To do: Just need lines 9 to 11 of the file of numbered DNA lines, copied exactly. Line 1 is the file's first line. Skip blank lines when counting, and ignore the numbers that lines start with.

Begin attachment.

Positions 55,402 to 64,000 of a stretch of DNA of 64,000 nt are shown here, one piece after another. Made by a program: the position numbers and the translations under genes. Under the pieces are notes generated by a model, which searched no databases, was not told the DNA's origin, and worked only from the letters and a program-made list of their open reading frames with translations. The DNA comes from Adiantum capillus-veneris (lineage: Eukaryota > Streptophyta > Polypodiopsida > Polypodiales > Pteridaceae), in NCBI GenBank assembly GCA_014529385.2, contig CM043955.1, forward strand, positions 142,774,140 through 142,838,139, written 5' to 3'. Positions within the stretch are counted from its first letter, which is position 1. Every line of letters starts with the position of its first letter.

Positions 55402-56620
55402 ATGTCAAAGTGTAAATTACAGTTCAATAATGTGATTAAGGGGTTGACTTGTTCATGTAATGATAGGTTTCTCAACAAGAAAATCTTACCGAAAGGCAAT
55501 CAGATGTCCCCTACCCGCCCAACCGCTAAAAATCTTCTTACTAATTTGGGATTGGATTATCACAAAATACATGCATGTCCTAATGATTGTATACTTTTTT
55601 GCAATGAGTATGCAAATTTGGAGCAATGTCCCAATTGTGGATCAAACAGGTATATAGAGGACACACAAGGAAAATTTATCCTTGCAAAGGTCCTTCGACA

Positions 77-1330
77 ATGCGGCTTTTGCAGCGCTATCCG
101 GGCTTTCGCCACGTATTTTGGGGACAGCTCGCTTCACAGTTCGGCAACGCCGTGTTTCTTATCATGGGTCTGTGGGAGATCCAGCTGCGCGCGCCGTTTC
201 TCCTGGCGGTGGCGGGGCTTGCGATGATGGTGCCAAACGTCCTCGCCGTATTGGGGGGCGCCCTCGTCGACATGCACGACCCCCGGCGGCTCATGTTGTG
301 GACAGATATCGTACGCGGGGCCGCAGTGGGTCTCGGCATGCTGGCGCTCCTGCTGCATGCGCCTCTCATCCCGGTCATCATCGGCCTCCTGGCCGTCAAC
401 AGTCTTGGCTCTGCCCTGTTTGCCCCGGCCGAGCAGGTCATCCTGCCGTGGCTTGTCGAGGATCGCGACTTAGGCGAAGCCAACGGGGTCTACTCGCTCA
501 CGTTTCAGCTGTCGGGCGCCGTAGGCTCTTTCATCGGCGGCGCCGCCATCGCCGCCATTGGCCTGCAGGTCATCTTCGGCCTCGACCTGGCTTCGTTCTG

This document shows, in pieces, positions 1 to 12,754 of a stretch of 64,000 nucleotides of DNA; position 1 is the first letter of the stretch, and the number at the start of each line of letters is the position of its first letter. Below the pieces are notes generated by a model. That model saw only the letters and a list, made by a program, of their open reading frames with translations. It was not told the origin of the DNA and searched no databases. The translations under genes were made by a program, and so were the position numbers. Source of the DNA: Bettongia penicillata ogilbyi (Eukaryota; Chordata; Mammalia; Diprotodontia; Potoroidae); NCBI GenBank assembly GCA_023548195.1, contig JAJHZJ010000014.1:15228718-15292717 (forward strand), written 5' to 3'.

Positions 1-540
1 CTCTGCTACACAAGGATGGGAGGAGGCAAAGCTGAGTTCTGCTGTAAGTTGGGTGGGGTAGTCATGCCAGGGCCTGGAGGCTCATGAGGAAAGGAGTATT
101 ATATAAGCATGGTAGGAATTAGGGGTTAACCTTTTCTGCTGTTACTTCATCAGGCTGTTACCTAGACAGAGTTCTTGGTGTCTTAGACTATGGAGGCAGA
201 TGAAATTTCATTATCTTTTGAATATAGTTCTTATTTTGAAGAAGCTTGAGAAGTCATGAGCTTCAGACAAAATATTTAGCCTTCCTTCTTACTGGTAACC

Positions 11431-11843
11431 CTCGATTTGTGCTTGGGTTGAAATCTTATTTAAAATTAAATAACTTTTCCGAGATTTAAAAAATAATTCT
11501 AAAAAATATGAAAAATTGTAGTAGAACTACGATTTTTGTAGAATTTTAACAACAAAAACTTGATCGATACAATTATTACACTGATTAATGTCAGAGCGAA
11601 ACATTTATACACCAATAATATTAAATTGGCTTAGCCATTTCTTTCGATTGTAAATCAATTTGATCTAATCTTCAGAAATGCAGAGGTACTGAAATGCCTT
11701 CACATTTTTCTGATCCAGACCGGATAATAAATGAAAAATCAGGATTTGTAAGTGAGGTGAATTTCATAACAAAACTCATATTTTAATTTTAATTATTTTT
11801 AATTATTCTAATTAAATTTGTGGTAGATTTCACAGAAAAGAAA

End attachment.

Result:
201 TCCTGGCGGTGGCGGGGCTTGCGATGATGGTGCCAAACGTCCTCGCCGTATTGGGGGGCGCCCTCGTCGACATGCACGACCCCCGGCGGCTCATGTTGTG
301 GACAGATATCGTACGCGGGGCCGCAGTGGGTCTCGGCATGCTGGCGCTCCTGCTGCATGCGCCTCTCATCCCGGTCATCATCGGCCTCCTGGCCGTCAAC
401 AGTCTTGGCTCTGCCCTGTTTGCCCCGGCCGAGCAGGTCATCCTGCCGTGGCTTGTCGAGGATCGCGACTTAGGCGAAGCCAACGGGGTCTACTCGCTCA